She researched what chipmunks can and can’t eat and began preparing tiny meals for him. Photos of Thelonius dining in an ever-changing decor have replaced those Ms. Hansberger restaurants posted with on her Instagram feed.
One day, next to a miniature coffee cup, there could be a box of chipmunk-safe “donuts” on the table. Another day, Thelonius might be sitting at a ramen bar made from popsicles by Mrs. Hansberger’s husband sipping a bowl of mushroom broth made in Mrs. Hansberger’s kitchen.
No detail is spared: the bar is even filled with spirits bottles and the bar stools are covered with old leather. “I lost a lot of work when Covid hit, and crafting and preparing the food is a kind of meditation for me because of the calm process of doing something small,” Ms. Hansberger said.
Similarly, Maria Trezza, 56, an elementary school assistant who lives in Bolingbrook, Illinois, has made friends with her new resident squirrel Lucy, Big Red, and Big Red’s baby Lil Red. Ms. Trezza had been unemployed since March and asked her neighbor Rob Gibala (47) to build her a squirrel table. A viral tweet from their son later, the two began building a squirrel table business, the success of which astounded them.
“It’s just fun for me to see a squirrel sitting at a picnic table and eating,” said Ms. Trezza. “And I think people were locked in the house with nothing to do, and it just kind of made them laugh.”
In an era of human social isolation, it has also helped most of their customers drive from everywhere to pick up their tables from their patio and chat. “I am pleased to see these people excited,” said Ms. Trezza.
Other table makers invest more in the craft. Justin LaRose, 41, based in Long Beach, California, is a skateboarder and furniture maker who pays special attention to their squirrel tables. “I really wanted to add realistic detail that would make it look like a table when blown up,” said LaRose. “It wasn’t difficult to do, especially because I was laughing all the time.” The result is a table that stands out despite its size and features multi-colored stripes from several reused maple skateboards.
Some enthusiasts venture out of their courtyards and into nature. Christopher Svee, 38, who works in the hospitality industry, and his girlfriend Jena Garfield, 33, set up rainbow-colored tables that pop against the green in parks around St. Paul, Minnesota, in hopes of keeping both squirrels and people happy close.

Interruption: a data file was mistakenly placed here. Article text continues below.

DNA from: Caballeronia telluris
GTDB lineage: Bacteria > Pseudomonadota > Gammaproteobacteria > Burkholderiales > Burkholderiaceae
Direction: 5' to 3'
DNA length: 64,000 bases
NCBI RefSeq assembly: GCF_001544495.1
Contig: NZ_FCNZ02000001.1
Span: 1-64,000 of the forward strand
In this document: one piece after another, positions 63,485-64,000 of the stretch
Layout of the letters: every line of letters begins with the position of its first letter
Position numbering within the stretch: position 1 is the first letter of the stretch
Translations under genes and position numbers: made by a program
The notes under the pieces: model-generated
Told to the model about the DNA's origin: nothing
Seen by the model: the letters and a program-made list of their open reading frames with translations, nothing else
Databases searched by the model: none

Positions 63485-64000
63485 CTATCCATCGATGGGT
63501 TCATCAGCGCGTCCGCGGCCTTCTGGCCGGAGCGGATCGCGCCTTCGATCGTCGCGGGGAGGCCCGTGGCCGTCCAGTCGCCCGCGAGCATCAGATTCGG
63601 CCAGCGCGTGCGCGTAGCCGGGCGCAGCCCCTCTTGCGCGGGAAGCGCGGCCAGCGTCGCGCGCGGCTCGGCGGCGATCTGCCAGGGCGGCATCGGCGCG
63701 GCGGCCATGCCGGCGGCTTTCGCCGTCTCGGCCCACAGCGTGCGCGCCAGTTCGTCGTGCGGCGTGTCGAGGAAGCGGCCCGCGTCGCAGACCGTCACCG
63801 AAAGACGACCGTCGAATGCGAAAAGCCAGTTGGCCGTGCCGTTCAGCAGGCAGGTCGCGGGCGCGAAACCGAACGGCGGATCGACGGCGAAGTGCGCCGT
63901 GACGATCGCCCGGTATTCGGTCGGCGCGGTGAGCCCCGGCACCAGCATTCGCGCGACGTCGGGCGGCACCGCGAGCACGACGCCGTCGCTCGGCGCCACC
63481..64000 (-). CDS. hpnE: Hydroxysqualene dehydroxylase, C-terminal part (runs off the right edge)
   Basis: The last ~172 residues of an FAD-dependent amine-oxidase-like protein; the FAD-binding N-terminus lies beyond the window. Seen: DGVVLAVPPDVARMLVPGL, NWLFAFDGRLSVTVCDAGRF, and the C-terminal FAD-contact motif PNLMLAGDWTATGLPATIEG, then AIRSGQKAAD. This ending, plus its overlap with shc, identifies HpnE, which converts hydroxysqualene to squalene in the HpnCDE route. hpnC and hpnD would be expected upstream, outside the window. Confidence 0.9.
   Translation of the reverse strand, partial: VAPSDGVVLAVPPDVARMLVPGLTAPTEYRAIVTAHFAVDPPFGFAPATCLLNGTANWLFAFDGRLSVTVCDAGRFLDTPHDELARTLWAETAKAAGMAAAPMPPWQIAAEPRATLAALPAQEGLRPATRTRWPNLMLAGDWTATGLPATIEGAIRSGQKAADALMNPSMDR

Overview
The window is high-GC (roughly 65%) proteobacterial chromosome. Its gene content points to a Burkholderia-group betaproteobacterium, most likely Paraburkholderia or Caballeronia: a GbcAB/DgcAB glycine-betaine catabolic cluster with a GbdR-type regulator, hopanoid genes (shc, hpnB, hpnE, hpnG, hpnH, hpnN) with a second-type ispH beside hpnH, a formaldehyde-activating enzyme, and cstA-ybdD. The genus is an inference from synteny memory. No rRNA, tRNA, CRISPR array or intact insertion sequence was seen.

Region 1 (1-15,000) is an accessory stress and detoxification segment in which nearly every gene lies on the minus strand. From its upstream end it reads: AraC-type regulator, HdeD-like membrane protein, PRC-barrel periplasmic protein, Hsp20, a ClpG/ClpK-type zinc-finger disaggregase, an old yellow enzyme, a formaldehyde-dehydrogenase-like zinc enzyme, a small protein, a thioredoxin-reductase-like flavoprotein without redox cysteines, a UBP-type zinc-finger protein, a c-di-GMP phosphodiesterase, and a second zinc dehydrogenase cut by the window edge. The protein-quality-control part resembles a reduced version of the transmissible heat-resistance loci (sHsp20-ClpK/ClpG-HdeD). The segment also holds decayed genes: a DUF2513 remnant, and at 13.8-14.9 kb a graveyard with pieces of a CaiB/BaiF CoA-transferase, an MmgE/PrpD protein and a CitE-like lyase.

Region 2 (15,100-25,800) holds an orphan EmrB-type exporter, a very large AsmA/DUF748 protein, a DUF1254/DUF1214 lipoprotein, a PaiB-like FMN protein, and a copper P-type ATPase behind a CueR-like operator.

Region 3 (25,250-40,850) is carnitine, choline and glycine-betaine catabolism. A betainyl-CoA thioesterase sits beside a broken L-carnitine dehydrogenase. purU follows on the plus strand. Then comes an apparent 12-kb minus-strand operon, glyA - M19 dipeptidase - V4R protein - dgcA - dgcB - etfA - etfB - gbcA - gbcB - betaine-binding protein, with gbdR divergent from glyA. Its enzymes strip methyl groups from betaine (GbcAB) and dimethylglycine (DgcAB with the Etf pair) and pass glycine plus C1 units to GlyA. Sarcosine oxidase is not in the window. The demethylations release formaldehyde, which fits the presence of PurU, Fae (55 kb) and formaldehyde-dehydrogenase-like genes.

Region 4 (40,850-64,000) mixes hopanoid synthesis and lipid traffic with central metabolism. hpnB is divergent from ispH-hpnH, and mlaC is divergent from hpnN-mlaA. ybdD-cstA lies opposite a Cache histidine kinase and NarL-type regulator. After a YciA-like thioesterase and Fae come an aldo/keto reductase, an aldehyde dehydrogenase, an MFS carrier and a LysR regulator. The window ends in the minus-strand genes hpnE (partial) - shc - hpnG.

“It’s kind of a hub for random acts of kindness, like random acts,” Ms. Garfield said. “It’s just something that is out in a public area and it makes people happy in this crazy time we are all in.” After she has driven to refill the squirrel feeders, she will often find that someone else has already refilled them. “In a way, it’s like a social experiment.”
Unfortunately, it can have unintended consequences. Feeding wild animals can cause disease to spread among them and lead to wildlife struggles, according to Alison Hermance, communications director for the nonprofit animal rescue organization WildCare.
“Whenever you have a source of food, you put a buffet out and really can’t decide who’s coming,” she said. “So you often have problems with people who have birdseed and suddenly have rats in the yard because the seeds fall to the ground.” Ms. Hermances said that properly cleaning the tables and picking up dropped food can prevent such problems.
And for Mrs. Hansberger, the consolation of turning Thelonius into an almond flour pizza with a crushed raspberry sauce is well worth the risk. “I get these messages every day from strangers telling me all the things they’ve been through for all these months,” she said. “Looking at this little chipmunk will make them smile or bring them some comfort or something to look forward to. That’s enough.”